• Incorporate User Feedback: Actively seek and integrate user feedback into the development process. Regularly update the game engine based on community input, addressing bugs, adding features, and refining performance based on user experiences.
  • Developer Grants and Support Programs: Establish programs to provide financial and technical support to promising projects within the community. This not only encourages innovation but also strengthens ties with talented developers.
  • Community Spotlights: Showcase exceptional projects and success stories from the community, whether through official showcases, social media, or in-game features. Recognizing and celebrating the achievements of developers fosters a positive and supportive environment.
  • Beta Testing and Early Access: Involve the community in beta testing and early access programs. This not only allows developers to experience new features firsthand but also provides valuable insights for refining and optimising the game engine.
  • Collaborative Development Initiatives: Encourage collaboration among developers by facilitating the creation of shared resources, plugins, and extensions. This collaborative spirit enhances the overall ecosystem and benefits all users.
  • Regular Updates and Roadmaps: Provide a clear roadmap for the future development of the game engine. Regularly update the community on progress, upcoming features, and long-term goals to instil confidence and maintain interest.

By prioritising these strategies, game engines can not only meet the needs of their development community, but also create a dynamic and thriving ecosystem that propels the entire industry forward.

What responsibilities do game engine companies have to their development community?

Game engine companies like Epic Games or Unity Technologies play a pivotal role in the gaming and broader software industry by developing, providing, and maintaining game engines which are becoming increasingly influential in various social and economic arenas.

However, the responsibilities of game engine companies towards their development community can be quite extensive. They typically need to ensure that their engines are robust, reliable, and updated with the latest technological advancements. Additionally, providing comprehensive documentation, educational resources, active community forums for troubleshooting and discussion, and responsive customer support are also part of their responsibilities towards fostering a supportive development environment.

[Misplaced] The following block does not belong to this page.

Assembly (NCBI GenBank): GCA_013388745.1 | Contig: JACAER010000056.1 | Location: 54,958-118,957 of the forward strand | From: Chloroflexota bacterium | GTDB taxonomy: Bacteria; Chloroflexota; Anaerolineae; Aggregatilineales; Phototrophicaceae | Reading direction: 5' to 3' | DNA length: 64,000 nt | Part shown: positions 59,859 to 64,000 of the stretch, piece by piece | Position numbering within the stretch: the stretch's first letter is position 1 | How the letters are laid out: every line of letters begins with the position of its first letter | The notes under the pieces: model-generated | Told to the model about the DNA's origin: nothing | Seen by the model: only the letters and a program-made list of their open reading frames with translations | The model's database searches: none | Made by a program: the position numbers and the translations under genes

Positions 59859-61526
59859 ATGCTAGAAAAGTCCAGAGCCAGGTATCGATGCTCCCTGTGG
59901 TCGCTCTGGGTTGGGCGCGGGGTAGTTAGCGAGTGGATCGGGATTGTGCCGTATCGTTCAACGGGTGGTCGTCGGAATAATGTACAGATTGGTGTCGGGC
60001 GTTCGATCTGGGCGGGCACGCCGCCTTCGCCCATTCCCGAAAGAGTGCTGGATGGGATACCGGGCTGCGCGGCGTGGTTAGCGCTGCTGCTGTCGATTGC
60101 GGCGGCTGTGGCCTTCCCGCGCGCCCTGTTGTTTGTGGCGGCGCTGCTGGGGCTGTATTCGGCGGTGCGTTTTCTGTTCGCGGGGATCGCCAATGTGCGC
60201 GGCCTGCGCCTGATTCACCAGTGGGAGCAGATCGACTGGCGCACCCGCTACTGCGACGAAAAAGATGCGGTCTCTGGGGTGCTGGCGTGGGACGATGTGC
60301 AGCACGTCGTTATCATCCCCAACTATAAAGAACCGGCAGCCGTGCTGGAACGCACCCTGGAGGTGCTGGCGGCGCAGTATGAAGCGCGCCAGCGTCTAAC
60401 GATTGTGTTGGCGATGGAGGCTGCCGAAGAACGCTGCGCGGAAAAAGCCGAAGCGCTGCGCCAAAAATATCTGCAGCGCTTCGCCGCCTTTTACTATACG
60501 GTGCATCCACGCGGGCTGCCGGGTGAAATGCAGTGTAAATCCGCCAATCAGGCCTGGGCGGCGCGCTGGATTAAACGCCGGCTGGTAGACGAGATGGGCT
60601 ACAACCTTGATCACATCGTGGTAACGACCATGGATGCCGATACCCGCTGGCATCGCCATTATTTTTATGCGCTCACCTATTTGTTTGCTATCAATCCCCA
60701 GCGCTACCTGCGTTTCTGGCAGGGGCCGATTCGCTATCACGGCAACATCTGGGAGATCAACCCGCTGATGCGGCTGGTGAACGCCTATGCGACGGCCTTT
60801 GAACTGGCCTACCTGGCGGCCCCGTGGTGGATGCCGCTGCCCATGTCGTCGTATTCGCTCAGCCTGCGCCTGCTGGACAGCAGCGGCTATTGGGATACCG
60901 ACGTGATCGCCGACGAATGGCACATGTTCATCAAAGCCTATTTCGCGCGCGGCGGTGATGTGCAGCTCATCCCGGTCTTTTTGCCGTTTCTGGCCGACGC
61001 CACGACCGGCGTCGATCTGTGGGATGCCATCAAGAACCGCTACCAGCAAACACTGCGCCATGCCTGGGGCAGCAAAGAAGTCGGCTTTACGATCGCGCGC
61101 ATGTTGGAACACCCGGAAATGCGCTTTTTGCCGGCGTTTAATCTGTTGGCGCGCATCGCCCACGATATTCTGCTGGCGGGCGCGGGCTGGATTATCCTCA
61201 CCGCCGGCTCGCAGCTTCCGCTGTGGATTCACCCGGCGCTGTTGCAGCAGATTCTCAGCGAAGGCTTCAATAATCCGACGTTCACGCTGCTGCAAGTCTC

How does Aethir offer an alternative to the traditional game engine business model?

Aethir’s unique value proposition revolves around making it easier for developers to create games while also making gaming better for players. It removes the need for high-end hardware, provides very low delay in-game response, and helps game makers reach players worldwide. For example, when developers build a game, Aethir helps get it ready for players to test before it’s officially launched. They do this by putting the test game on their system, which makes it easier for developers to work on and improve the game without the usual hurdles.

In simple terms, Aethir works on lowering the hurdles for developers and improving gaming for players across many types of devices. Through its cloud-based system, it makes games easy to access and enjoy on different devices, which is a win for both game makers and players.

Through its cloud-based system, it makes games easy to access and enjoy on different devices, which is a win for both game makers and players.

Paul Thind

Tell us your thoughts on AI and why you think scalability is so important?

AI solutions often deal with large datasets and complex algorithms. As the workload increases, scalability ensures that the system can handle growing data volumes and computational demands. Scalability enables the deployment of AI solutions across various domains, industries, and applications. A scalable system can adapt to different requirements and use cases.

Scalable AI solutions are more likely to have a significant impact in real-world scenarios. They can be applied to a wide range of problems, from small-scale tasks to large-scale, complex challenges. Scalability often leads to improved efficiency and cost-effectiveness. It allows organisations to optimise resources, making it feasible to deploy AI solutions in a cost-efficient manner.

Scalable systems are more flexible and adaptable to changes in data volume, user demand, or business requirements. This adaptability is crucial for AI solutions to stay relevant over time.

What are some of the challenges of scaling these AI solutions?

Handling large datasets and complex models requires substantial computational resources. Ensuring access to powerful hardware, such as GPUs or TPUs, can be a challenge. As the amount of data grows, managing and processing it becomes a significant challenge. Scalable solutions must incorporate efficient data storage, retrieval, and processing mechanisms.